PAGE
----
Five Ways to Reduce Fraud and Protect Your Business

Five Ways to Reduce Fraud and Protect Your Business

Financial fraud has surged during the pandemic, as crooks work their ploys against both banks and their clients. According to Banking Journal, fraud attempts have as much as tripled since COVID-19 came onto the scene, with an ever-widening variety of new scams.

Human vigilance is your front-line protection. It’s not perfect, though. Better to have some block-and-tackle services to help tighten security and prevent fraudulent transactions. Here are five to consider, depending on your business’ needs.

  1. Pick a product that uses multi-factor authentication (MFA) for initiating ACH transactions and wire transfers. You might be familiar with MFA methods that ask for answers to one of several specific security questions. That’s called a knowledge factor. But what if the fraudster knows a lot about you or can steal your answers? Possession factors are much stronger because they can only be provided by an authorized user, and the “key” to open the lock changes every few seconds. The strongest are software tokens that continuously generate random numbers to be entered when prompted.
  2. Set up dual controls. Dual controls require two people to initiate an ACH transaction or wire transfer. This reduces the chances that someone inside your organization can get away with a pattern of fraud. With dual control, a single user is prevented from creating and initiating an ACH batch transaction or transmitting a wire transfer. A user has the ability to do either action but not both for the same transaction.
  3. Maximize use of ACH blocks and filters. The ideal configuration for these filters is to set up pre-authorized transactions using filters for payee and a range for the amount that can be paid. The system can block all debit transactions it doesn’t recognize. Those are presented to the account holder as exceptions for review to “pay” or “return.” Each of these exceptions also allows the user to add a filter to allow future transactions of that same nature.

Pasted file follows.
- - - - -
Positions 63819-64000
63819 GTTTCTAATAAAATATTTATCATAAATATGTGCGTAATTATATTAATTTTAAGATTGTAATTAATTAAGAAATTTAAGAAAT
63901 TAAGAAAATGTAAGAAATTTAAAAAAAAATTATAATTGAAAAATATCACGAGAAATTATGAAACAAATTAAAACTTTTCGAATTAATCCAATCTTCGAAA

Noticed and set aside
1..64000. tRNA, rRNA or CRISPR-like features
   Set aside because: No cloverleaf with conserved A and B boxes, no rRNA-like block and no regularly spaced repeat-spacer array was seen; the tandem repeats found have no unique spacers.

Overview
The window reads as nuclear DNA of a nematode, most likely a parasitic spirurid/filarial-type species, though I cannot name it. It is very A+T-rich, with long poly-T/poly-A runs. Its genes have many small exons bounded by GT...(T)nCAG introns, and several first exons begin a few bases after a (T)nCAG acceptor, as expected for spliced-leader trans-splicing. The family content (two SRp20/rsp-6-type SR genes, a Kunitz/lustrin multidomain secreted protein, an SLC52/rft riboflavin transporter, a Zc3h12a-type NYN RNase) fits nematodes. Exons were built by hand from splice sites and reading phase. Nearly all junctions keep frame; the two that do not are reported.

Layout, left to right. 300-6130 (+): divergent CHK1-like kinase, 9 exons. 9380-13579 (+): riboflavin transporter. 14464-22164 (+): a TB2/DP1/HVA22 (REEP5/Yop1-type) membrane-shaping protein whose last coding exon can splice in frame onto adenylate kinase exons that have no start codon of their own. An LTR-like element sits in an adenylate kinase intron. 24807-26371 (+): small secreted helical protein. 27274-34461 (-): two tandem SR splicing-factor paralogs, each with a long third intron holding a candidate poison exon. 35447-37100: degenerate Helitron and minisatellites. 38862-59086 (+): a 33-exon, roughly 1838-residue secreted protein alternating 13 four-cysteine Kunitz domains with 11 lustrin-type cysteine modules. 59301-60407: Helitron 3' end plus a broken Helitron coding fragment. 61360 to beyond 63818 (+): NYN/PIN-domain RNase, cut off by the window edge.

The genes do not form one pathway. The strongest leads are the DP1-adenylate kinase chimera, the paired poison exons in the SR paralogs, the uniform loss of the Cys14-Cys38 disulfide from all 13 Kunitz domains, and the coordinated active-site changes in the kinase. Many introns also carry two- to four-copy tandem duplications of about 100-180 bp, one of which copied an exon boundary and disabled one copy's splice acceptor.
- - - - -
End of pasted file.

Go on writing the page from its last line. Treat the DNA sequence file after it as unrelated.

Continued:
4. If your business writes a large number of checks, consider enrolling in Positive Pay. Positive Pay works by detecting suspicious check transactions. The bank will match each check that is presented for payment against a list of issued checks you provide them. At a minimum, the bank will match the check number and amount. As an additional layer of protection, you can choose to add payee match, which is highly recommended. Suspicious checks are presented for review for the account holder to “pay” or “return.”
  5. Be informed about business email compromise. The fraud Pinnacle sees the most often is business email compromise. It’s the one type of fraud that can only be curbed with user education. Fraudsters have become very skilled at mimicking the email style of common vendors. If you receive an email that is payment related (whether an invoice, a request to change your password or a message that your account terms have been changed), always pick up the phone or visit your vendor’s known website or app to verify that request.

For questions about any of these tips, reach out to your local Pinnacle office and ask to speak to a treasury management advisor.

 

Deanna Snow is the director of treasury management analyst performance and is based at Pinnacle’s office on N. Main Street in High Point, NC. She can be reached by phone at 336-858-5832 or by email at [email protected]

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